Among these were some from Judah: Daniel, Hananiah, Mishael and Azariah. The chief official gave them new names: to Daniel, the name Belteshazzar; to Hananiah, Shadrach; to Mishael, Meshach; and to Azariah, Abednego.

But Daniel resolved not to defile himself with the royal food and wine.

At the time of the Protestant Reformation, the two greatest reformers, Martin Luther and John Calvin, each issued commentaries on Daniel. Luther produced two studies, published in 1524 and 1544. Calvin produced one, published in 1561. It is a striking fact that in spite of Luther’s great popularity, which continues to this day, Luther’s books on Daniel have never been translated into English, while Calvin’s massive work, running to a thousand pages in the original Latin, was available in English within ten years.

Why has the text of Calvin’s commentary proved so popular? There may be many reasons, but most people feel that it is because of the passionate and moving way in which the great expositor linked the times of the exiled Daniel to his own.

Calvin lived in an age of ecclesiastical and political warfare in which many thousands suffered greatly for their faith. In Germany in 1546, Charles V began a war to stamp out Lutheranism. In France, between 1540 and 1544, Francis I attempted the same thing, massacring the Waldensians as part of his misconceived program. In 1545 he burned twenty-two villages and killed three thousand men and women. Others were sent to the galleys. In 1562, the year after Calvin’s commentary appeared, the eight Wars of Religion began, the destruction of which was so great that Europe did not recover for two centuries. Thousands became exiles during this period. Many fled to Switzerland where Calvin, who was himself an exile, lived.

Calvin’s commentary breathes with compassion for these people, and as a result it has always appealed to those who consider themselves exiles in a strange land. Indeed, it appears even more broadly than this. For Daniel was a man of God in worldly Babylon, and Christians are always God’s people in the midst of those who do not honor and in fact oppose their divine King.

Calvin dedicated his book to the “pious Protestants of France” and urged Daniel upon them as a great encouragement.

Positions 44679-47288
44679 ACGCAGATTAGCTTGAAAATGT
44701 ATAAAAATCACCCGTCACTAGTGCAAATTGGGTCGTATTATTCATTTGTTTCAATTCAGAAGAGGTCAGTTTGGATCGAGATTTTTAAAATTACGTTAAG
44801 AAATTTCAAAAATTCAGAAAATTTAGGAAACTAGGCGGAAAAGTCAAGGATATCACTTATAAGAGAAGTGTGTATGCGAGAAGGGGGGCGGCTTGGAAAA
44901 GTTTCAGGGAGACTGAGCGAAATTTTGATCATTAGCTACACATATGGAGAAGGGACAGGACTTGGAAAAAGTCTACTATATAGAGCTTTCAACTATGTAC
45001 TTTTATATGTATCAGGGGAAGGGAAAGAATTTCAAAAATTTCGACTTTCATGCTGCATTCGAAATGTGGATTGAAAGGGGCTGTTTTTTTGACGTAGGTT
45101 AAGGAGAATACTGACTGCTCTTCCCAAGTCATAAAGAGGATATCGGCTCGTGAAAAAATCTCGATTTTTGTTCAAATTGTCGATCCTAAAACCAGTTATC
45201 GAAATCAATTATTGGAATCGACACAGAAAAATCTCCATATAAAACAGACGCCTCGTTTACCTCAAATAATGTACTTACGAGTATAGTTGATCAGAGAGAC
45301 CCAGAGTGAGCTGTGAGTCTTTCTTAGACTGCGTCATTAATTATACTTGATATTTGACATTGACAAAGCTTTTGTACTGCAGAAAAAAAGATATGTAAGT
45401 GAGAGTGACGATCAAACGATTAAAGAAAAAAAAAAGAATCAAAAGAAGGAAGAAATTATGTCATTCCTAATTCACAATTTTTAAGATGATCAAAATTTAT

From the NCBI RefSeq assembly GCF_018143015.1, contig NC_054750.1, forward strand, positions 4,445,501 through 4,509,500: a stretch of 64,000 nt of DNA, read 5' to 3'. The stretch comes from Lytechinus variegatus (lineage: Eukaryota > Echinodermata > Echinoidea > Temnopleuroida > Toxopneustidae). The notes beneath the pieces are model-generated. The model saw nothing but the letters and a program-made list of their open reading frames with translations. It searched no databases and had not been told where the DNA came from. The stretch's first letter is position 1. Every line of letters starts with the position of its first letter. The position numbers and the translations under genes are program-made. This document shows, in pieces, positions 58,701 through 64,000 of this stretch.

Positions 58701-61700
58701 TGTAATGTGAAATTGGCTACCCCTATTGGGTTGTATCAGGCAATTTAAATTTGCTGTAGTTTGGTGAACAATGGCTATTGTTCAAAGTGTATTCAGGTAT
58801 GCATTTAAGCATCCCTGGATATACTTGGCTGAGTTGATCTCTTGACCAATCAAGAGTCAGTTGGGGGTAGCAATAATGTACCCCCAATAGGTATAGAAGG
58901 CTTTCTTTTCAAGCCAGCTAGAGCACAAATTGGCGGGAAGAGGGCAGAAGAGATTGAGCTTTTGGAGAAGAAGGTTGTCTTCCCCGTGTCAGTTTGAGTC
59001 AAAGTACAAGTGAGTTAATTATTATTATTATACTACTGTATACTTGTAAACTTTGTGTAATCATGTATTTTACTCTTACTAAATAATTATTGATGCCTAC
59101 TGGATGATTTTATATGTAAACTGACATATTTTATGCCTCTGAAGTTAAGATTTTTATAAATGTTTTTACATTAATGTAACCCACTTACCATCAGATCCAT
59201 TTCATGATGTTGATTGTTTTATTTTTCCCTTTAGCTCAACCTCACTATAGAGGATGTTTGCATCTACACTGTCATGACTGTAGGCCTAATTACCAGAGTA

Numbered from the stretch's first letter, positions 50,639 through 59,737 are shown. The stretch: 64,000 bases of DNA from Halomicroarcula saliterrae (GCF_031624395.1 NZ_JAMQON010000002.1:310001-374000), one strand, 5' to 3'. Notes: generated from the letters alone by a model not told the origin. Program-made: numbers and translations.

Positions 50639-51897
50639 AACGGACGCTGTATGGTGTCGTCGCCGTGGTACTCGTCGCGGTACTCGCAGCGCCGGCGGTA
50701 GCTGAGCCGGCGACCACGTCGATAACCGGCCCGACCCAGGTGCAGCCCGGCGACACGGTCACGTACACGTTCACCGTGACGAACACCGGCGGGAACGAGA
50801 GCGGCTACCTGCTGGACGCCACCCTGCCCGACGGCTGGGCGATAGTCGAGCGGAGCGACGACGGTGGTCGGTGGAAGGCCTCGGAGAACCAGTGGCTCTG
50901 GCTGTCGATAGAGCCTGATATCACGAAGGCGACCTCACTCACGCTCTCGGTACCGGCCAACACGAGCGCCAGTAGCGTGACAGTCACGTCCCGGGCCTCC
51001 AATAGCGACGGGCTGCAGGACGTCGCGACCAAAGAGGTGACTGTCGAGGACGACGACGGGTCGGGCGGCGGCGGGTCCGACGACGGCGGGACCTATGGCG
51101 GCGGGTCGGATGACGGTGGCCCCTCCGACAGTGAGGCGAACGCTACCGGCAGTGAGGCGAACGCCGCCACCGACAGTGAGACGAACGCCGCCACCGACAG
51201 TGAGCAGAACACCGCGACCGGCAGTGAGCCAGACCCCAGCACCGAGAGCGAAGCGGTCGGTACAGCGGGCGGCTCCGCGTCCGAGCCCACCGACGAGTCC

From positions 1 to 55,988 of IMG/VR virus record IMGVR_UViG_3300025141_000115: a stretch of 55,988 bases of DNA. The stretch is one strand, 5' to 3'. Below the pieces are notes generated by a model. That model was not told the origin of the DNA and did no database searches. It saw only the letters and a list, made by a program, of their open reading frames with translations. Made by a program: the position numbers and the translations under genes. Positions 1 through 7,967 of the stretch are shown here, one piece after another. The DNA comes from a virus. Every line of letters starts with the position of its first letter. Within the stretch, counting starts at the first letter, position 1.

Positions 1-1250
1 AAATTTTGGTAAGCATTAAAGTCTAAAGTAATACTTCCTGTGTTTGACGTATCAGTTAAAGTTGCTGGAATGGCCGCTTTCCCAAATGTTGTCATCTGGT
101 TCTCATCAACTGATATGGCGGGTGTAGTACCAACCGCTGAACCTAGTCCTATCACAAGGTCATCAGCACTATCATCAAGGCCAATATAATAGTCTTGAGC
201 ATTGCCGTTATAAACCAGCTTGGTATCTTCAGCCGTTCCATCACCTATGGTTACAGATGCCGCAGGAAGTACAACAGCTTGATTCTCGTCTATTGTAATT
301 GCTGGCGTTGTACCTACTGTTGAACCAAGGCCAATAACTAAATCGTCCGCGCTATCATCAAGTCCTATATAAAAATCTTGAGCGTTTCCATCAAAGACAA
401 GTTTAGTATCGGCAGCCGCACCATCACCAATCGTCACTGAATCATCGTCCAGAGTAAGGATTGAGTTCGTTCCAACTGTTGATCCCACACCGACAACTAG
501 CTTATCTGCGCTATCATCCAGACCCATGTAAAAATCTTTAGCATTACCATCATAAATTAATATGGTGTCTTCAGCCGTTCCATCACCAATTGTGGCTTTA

I have the very best occasion of showing you, beloved brethren, in this mirror, how God proves the faith of his people in these days by various trials; and how with wonderful wisdom he has taken care to strengthen their minds by ancient examples, that they should never be weakened by the concussion of the severest storms and tempests; or at least, if they should totter at all, that they should never finally fall away. For although the servants of God are required to run in a course impeded by many obstacles, yet whoever diligently reads this book will find in it whatever is needed by a voluntary and active runner to guide him from the starting point to the goal; while good and strenuous wrestlers will experimentally acknowledge that they have been sufficiently prepared for the contest.… Here then, we observe, as in a living picture, that when God spares and even indulges the wicked for a time, he proves his servants like gold and silver; so that we ought not to consider it a grievance to be thrown into the furnace of trial, while profane men enjoy the calmness of repose.

A Secular Environment

In order to understand Daniel we must realize that the Babylon to which Daniel and his three friends were taken was a secular, worldly place, as I attempted to show in the last study, and that their initial experiences there were intended to blot out of their minds the remembrance of the true God and their homeland. We see this in several ways. For one thing, Nebuchadnezzar ordered Ashpenaz, chief of his court officials, to choose young men who would be easily molded by their new environment. Again, he attempted to lure them with the delicacies of food the great city of Babylon could provide.